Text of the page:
+
*'''What have been your greatest achievements in this group?:''' During the mission right after my LOA, I was put in an away team where both of the other original team members (including the away team leader herself) suddenly took an LOA for one reason or another right at the start. I was the only original team member present on that away team. I really thought I was going to have to figure that out on my own somehow. But The Captain and My Mentor/XO were quick to get people to write with me (including themselves with PNPCs). They could have recalled that away team and effectively retconned that part of things. They could have waited more and made me deal with it alone longer. But they didn't. Effectively, I got to "lead" that away team and make a decision that made an opening for a meaningful character arc after the fact. And in the process, it allowed me to feel more confident with my place in this group. And I'm proud of myself for not giving up or truly panicking like I otherwise could have.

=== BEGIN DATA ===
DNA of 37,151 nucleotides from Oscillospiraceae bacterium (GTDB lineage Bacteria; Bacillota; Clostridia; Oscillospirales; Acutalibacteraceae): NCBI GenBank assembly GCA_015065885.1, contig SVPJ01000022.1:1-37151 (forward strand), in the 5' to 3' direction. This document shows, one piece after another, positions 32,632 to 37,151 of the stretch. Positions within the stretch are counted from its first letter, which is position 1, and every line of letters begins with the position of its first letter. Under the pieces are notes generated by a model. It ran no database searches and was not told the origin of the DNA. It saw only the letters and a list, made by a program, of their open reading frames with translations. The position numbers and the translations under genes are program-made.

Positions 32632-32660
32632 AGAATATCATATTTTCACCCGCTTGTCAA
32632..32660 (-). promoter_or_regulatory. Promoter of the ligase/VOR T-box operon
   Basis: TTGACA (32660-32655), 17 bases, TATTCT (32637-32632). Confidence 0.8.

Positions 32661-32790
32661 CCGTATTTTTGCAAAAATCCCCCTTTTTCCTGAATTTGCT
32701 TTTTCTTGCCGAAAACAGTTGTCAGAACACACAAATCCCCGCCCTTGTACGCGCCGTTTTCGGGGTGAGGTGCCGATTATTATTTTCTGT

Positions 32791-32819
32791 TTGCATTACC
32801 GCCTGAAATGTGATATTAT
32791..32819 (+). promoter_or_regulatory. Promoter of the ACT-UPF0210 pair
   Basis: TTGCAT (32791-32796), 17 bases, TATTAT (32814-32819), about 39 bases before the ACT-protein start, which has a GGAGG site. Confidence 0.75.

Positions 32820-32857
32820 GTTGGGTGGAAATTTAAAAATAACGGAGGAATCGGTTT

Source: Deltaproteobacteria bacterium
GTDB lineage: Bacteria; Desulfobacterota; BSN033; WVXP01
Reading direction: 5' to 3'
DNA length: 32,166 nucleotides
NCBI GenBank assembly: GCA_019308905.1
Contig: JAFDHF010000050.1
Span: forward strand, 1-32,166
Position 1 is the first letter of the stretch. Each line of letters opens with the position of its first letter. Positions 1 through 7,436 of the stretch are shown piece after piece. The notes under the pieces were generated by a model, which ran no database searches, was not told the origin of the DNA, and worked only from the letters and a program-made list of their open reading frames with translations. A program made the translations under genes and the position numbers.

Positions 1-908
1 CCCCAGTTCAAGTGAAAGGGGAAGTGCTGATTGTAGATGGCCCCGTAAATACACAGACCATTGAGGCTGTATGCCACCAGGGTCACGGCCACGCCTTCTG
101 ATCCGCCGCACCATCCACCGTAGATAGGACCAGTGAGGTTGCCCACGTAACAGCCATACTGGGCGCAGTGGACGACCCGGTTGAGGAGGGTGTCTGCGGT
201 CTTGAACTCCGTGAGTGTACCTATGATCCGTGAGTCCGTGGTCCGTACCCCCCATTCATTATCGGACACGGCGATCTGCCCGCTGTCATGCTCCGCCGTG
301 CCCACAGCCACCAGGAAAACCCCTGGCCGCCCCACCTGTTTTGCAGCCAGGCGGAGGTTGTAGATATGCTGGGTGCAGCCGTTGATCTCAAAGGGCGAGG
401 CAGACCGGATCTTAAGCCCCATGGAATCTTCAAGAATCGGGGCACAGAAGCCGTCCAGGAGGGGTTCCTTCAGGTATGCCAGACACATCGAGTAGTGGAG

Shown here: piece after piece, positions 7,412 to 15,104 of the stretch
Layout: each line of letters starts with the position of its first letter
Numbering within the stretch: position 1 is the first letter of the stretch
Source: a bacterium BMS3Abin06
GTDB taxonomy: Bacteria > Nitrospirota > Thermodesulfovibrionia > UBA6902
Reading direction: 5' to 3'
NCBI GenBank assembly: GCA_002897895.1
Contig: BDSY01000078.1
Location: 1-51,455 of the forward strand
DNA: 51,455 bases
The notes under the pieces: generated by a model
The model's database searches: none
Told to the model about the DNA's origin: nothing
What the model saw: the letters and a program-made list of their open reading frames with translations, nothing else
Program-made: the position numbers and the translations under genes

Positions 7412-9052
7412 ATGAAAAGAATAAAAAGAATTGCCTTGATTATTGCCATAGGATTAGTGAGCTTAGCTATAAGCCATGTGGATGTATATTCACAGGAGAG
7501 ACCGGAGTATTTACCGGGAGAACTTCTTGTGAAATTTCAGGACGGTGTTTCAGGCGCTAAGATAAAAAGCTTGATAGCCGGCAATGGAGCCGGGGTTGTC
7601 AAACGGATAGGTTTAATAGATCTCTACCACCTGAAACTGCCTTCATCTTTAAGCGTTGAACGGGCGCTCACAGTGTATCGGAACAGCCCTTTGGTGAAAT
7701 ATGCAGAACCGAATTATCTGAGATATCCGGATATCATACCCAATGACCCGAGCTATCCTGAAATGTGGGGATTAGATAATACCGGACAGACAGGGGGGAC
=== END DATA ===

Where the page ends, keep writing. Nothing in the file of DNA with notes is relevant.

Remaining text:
*'''What do you ultimately hope to accomplish?:''' I'm not sure that I'm cut out for being the commander of a ship yet. I don't have the storytelling capacity to run a mission with the grace that Juneau's Command Staff does with all the little things that might happen with other members like LOAs or time away. So I think for now I'd like to have my character be eligible for Chief Engineer on the ship as a first step. It's gonna take some work, I know, but I'd like to be able to earn that as an option. But as a personal step, I'd like to do all that I can to be an excellent supporting member on the Juneau and any ship I might be on in the future. I want to be able to help new players feel as secure and appreciated as I've felt with the command staff of the Juneau, and I want to help people find those moments where they can have their character or their writing style really shine and be awesome. I think I'd feel really good if I could just manage to do that much.